Crime as a local public bad, neighbourhood observation and reporting
AbstractWe examine the effects of giving incentives for people to report crime on crime rates. In particular, we look at what happens when the costs of reporting are negligible and the cost of being interrogated by the police are high in a rational choice model of crime and crime reporting. Perverse equilibria where everyone reports or no one reports (and thus reports have no informational value) emerge. This happens both in a model where police make rational inferences about crime based on reports as well as in a model where police investigate according to fixed rules, operating under a fixed budget. Importantly, generating more reports about crime could actually increase equilibrium crime rates. This occurs via a resource thinning effect caused by "too many" reports. Hence, from a policy perspective increasing incentives for neighbours to report suspicious activities may prove to be counterproductive. We also show how different ways of profiling certain groups of people can either increase or decrease crime rates in the profiled group.
Download InfoIf you experience problems downloading a file, check if you have the proper application to view it first. In case of further problems read the IDEAS help page. Note that these files are not on the IDEAS site. Please be patient as the files may be large.
Bibliographic InfoPaper provided by Department of Economics, University of Birmingham in its series Discussion Papers with number 06-04.
Length: 27 pages
Date of creation: May 2006
Date of revision:
Neighbourhood; crime reporting and multiple equilibria;
Find related papers by JEL classification:
- C72 - Mathematical and Quantitative Methods - - Game Theory and Bargaining Theory - - - Noncooperative Games
- D82 - Microeconomics - - Information, Knowledge, and Uncertainty - - - Asymmetric and Private Information; Mechanism Design
This paper has been announced in the following NEP Reports:
- NEP-ALL-2006-06-10 (All new papers)
- NEP-REG-2006-06-10 (Regulation)
- NEP-SOC-2006-06-10 (Social Norms & Social Capital)
- NEP-URE-2006-06-10 (Urban & Real Estate Economics)
Please report citation or reference errors to , or , if you are the registered author of the cited work, log in to your RePEc Author Service profile, click on "citations" and make appropriate adjustments.:
- Edward L. Glaeser & Bruce Sacerdote & Jose A. Scheinkman, 1995.
"Crime and Social Interactions,"
NBER Working Papers
5026, National Bureau of Economic Research, Inc.
- Edward E. Glaeser & Bruce Sacerdote & Jose A. Scheinkman, 1995. "Crime and Social Interactions," Harvard Institute of Economic Research Working Papers 1738, Harvard - Institute of Economic Research.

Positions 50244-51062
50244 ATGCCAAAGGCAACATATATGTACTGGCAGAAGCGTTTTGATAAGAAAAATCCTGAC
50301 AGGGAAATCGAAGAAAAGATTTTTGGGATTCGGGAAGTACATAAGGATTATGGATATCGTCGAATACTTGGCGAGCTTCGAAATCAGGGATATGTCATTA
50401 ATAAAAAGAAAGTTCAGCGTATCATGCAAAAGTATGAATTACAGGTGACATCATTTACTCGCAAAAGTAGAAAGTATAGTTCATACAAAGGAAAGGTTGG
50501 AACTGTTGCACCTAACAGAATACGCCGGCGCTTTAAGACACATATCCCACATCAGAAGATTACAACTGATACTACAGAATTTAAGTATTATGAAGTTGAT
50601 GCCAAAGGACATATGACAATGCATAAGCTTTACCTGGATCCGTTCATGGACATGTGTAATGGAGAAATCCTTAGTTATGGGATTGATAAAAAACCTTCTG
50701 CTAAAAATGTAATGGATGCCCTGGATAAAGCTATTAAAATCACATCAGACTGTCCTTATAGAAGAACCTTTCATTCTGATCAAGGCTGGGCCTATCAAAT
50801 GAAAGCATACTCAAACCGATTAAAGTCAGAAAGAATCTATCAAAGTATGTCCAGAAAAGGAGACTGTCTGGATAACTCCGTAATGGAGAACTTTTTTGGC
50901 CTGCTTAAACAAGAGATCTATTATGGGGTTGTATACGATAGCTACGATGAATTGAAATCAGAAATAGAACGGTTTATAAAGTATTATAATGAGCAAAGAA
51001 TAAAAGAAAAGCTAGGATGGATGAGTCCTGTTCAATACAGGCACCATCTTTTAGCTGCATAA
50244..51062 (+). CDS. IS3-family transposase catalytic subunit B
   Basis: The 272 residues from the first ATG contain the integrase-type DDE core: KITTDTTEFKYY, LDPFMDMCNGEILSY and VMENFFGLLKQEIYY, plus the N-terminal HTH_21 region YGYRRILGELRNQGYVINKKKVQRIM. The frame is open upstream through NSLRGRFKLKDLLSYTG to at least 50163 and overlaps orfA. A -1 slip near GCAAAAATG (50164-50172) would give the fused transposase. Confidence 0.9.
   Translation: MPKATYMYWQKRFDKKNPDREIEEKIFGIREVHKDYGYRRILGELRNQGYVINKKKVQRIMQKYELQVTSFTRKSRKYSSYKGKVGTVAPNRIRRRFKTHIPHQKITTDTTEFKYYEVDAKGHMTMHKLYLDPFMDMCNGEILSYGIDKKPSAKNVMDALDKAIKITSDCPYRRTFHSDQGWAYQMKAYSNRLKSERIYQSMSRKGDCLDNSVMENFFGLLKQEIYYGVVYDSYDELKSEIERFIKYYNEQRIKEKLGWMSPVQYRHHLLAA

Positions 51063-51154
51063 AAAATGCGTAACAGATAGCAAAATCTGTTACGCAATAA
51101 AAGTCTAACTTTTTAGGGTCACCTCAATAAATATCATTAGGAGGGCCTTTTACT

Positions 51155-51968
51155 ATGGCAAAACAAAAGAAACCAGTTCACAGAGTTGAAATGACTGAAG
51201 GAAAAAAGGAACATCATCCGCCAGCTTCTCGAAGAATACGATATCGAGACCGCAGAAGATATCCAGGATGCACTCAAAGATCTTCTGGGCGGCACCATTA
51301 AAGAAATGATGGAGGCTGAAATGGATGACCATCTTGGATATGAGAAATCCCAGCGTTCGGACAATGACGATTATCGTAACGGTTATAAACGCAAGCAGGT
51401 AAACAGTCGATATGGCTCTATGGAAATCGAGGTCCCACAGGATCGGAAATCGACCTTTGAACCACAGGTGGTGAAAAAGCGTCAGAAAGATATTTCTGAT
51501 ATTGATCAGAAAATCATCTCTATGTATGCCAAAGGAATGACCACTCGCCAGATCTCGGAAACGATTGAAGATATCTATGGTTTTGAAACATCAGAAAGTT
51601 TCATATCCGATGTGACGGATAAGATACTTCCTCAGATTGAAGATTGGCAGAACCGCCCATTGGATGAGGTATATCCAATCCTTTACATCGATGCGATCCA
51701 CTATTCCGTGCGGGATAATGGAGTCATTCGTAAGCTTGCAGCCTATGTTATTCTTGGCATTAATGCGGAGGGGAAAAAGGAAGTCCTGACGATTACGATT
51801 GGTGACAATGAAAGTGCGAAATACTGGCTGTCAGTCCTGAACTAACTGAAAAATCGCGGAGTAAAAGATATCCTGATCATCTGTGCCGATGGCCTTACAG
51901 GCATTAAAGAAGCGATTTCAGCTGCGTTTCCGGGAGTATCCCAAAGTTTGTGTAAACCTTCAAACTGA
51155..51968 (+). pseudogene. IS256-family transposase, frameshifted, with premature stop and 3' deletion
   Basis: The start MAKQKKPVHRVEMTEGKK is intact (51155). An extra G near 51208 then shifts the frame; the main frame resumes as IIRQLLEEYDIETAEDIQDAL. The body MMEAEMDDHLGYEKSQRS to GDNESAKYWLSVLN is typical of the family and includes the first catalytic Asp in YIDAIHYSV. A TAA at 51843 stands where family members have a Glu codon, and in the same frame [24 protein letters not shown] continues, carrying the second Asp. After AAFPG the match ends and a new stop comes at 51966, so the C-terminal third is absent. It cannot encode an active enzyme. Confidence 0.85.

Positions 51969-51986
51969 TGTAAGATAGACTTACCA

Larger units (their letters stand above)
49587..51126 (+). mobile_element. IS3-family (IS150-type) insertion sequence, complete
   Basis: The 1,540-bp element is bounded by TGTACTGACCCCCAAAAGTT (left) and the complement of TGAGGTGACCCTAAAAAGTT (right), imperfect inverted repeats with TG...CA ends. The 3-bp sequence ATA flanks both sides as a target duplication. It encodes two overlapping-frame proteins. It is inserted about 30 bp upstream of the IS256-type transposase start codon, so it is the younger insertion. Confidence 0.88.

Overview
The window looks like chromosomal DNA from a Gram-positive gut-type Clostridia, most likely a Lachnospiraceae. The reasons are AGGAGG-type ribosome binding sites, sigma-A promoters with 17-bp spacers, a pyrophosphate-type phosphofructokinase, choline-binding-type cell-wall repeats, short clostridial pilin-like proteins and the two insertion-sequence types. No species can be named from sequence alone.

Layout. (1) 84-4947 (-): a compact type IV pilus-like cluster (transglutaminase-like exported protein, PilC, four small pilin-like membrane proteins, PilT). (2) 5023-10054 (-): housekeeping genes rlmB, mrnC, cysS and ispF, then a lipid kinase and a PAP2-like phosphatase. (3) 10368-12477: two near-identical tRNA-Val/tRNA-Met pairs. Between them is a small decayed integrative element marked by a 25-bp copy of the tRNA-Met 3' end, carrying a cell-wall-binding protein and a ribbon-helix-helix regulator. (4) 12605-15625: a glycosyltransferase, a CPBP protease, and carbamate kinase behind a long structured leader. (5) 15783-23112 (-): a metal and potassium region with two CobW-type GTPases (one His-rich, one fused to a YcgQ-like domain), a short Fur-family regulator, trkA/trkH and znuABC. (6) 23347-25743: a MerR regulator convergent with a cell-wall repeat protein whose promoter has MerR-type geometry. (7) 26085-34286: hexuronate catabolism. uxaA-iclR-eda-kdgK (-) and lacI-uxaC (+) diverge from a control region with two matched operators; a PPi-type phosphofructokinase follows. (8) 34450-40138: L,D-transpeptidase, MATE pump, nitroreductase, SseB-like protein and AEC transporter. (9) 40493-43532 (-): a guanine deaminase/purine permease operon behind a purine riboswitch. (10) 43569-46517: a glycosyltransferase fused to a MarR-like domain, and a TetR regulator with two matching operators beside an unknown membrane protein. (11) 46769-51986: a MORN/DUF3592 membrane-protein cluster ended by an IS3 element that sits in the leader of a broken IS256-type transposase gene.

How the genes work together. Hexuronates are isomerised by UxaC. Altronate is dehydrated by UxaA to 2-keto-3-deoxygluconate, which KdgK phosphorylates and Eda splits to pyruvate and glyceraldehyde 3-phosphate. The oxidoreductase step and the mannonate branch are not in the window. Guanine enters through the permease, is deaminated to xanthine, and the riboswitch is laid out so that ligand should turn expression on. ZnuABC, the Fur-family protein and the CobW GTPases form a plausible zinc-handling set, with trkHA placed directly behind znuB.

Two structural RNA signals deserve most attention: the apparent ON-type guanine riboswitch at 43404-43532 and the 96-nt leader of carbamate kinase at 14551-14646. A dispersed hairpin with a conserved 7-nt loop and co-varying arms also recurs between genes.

- Glaeser, E.L. & Scheinkman, J.A. & Sacerdote, J.A., 1995. "Crime and Social Interactions," Working Papers e-95-2, Hoover Institution, Stanford University.
- A. Mitchell Polinsky & Steven Shavell, 1999.
"The Economic Theory of Public Enforcement of Law,"
NBER Working Papers
6993, National Bureau of Economic Research, Inc.
- Gary S. Becker, 1974.
"Crime and Punishment: An Economic Approach,"
in: Essays in the Economics of Crime and Punishment, pages 1-54
National Bureau of Economic Research, Inc.
- Canice Prendergast, 2001. "Selection and Oversight in the Public Sector, With the Los Angeles Police Department as an Example," NBER Working Papers 8664, National Bureau of Economic Research, Inc.
- Fender, John, 1999. "A general equilibrium model of crime and punishment," Journal of Economic Behavior & Organization, Elsevier, vol. 39(4), pages 437-453, July.
- Siddhartha Bandyopadhyay & Kalyan Chatterjee, 2008.
"Crime Reporting: Profiling and Neighbourhood Observation,"
08-07, Department of Economics, University of Birmingham.
- Bandyopadhyay Siddhartha & Chatterjee Kalyan, 2010. "Crime Reporting: Profiling and Neighbourhood Observation," The B.E. Journal of Theoretical Economics, De Gruyter, vol. 10(1), pages 1-24, March.
- Siddhartha Bandyopadhyay & Kalan Chatterjee, 2010. "Crime Reporting: Profiling and Neighbourhood Observation," Discussion Papers 06-04r, Department of Economics, University of Birmingham.
For technical questions regarding this item, or to correct its authors, title, abstract, bibliographic or download information, contact: (Colin Rowat).
If references are entirely missing, you can add them using this form.